Dulce et Decorum est
“It is sweet and fitting to die for ones country”
“Dulce et Decorum est”, written by Wilfred Owen utilises language techniques to create an image for the reader about”the great war”. The reader will realise the atrocity of war through the way Owen conveys how integrity and patriotism shouldn’t be idolised as a beautiful thing. Wilfred Owen was a soldier in World War I, he created poetry to express his anger about the cruelty and waste of war while at the Western Front. His poems became famous for having some of the most poignant english from the war.
In the line, ‘Innocent tongues”, symbolism is utilised to portray the idea that technically soldiers are no longer innocent. They have the blood of fathers, brothers and sons on their hands. However the concept of innocence must be challenged in times of war. Men enlisted to support and protect their country, families and the future, many finding this as a patriotic quality they wanted to obtain which was hugely accepted in society. Yet this is where Owen wants the reader to realise society shouldn’t glorify patriotism . “Of vile, incurable sores on innocent tongues”, is used to signify the mustard gas and the suffering the soldiers experienced while facing adversity at the front line. As they fought off the enemy, this is where we question do soldiers remain innocent and do the people at home believe their soldiers are despite their experiences? We must realise Owen is trying to show us that society at home was so fixated on the importance of the vigorous support for their country they failed to understand the adversity at the front line. Not much thought was put in to the harsh reality that a huge part of the human race had to die in order for their country to win, including their own.
These men may have had innocence going in to the war, however by the end all they have left of innocence is on their tongues. The one thing they could control going in to the aftermath of world war I. They can’t take back who they killed in order to survive, but they can communicate the atrocity of war to the people at home who were clueless through the use of their mouths.
Symbolism was applied again to the phrase “old lie”, which represents the concept that it is “sweet and fitting to die for ones country”. Yet again Owen is proving how society became brainwashed with the idea of patriotism. The “old lie” that it is sweet and fitting to die for ones country is told to young innocent children allowing patriotism to become stronger within society. This can happen by “the old lie” being told to children continuing to be passed through generations in the hope for war to be avoided.
Innocence has been moderately taken away from young children due to the enforcement of fighting. Owen uses the line “To children ardent for some desperate glory”, to make the reader realise children are being brought up in a society that depends on patriotism, heroism and glory to bring them happiness. Unlike today we depend on social media which determines how we feel or who we are in society. Children are growing up fixated by the idea of glory that it makes a ripple affect in society. Owen allows the reader the opportunity to associate the “old lie” to “innocent tongues”. The tongue is a powerful, personal aspect capable of allowing the “old lie” to be communicated passed through society to avoid this ripple affect.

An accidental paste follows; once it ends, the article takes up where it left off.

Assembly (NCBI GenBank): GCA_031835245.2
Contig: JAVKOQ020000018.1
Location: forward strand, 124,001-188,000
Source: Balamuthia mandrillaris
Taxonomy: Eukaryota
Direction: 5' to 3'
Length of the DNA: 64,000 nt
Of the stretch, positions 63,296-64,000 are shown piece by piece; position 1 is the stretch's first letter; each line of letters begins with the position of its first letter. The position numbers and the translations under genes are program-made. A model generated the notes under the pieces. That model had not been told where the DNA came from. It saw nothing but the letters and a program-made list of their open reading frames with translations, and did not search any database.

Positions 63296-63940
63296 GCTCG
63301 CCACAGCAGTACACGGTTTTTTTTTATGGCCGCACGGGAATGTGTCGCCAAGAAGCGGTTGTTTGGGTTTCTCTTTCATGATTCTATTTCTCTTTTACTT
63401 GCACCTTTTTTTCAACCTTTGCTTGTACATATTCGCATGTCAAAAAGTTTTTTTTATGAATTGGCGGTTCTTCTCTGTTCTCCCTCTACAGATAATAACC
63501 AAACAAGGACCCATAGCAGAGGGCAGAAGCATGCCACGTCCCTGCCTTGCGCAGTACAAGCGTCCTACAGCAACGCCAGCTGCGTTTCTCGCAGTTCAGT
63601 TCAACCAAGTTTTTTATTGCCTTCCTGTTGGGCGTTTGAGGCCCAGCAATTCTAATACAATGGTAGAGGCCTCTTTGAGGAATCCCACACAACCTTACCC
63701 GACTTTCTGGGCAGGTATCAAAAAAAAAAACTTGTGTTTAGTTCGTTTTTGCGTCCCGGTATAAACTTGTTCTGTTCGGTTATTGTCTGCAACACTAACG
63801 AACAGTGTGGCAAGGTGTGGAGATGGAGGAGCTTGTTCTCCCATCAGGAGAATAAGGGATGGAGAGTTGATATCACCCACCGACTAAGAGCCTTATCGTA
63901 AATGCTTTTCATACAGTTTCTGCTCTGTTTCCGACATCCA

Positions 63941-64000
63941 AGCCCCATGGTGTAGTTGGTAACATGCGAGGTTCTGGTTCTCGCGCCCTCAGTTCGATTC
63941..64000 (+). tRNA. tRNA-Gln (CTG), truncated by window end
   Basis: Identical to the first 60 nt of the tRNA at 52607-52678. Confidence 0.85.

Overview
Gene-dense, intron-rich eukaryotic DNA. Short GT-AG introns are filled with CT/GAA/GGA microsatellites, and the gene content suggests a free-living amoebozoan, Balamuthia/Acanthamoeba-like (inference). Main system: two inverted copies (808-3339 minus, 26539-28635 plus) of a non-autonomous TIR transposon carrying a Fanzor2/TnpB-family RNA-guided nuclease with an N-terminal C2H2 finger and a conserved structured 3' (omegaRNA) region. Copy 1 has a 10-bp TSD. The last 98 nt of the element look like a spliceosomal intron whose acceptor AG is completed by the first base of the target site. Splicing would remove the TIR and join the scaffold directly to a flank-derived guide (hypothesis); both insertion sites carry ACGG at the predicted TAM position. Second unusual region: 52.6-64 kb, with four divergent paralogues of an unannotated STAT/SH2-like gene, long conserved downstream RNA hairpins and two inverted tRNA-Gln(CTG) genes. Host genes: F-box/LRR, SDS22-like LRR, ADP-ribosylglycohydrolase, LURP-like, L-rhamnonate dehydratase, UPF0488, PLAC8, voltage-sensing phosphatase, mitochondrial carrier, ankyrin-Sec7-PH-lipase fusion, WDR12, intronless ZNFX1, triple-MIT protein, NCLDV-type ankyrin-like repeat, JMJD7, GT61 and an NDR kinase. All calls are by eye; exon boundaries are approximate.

The use of simile in the line, “bent down like old beggars under sacks” allows the reader to affiliate these characteristics to soldiers at the front line. Owen likens the solider’s to “beggars” which can suggest old men, they are dirty, stumbling along under the weight of their large packs. Soldiers losing sight of hope and persistence. What were once young soldiers eager to explore the world, are now growing old as part of the war. Owen is yet again illustrating the theme of patriotism and how unrealistic it is for society to create this philosophy of honour and glory. In fact war is so horrific and inhumane for soldiers both mentally and physically that the intention of war is lost. The extremity of what these men experience make war not glorious or honourable as there is no limit of how inhumane everyones actions become.
From this poem, “Dulce et Decorum est”, Owen has immensely challenged innocence and society during war times. He has utilised constructive language features mainly through symbolism to illustrate how different society was during World War I. Glory, integrity and heroism consumed civilians and drove the war to become such a honour. World War I was a hostility of suffering and struggle for the world where somewhere along the line it became a facade of honour. Wilfred Owen created poetry that he sent back to his mother directing his anger not at the opposition but the people back in England. He focused his ideas of how patriotism was not being understood by people at home, the harsh reality of war was not made apparent until soldiers returned, and by then it was too late. Owen focuses his poems around how the purpose of war was lost amongst the fixation of glory. Wilfred Owen has become known as “the poet from world war I” through his poems that challenged society.
“All a poet can do today is warn” – Wilfred Owen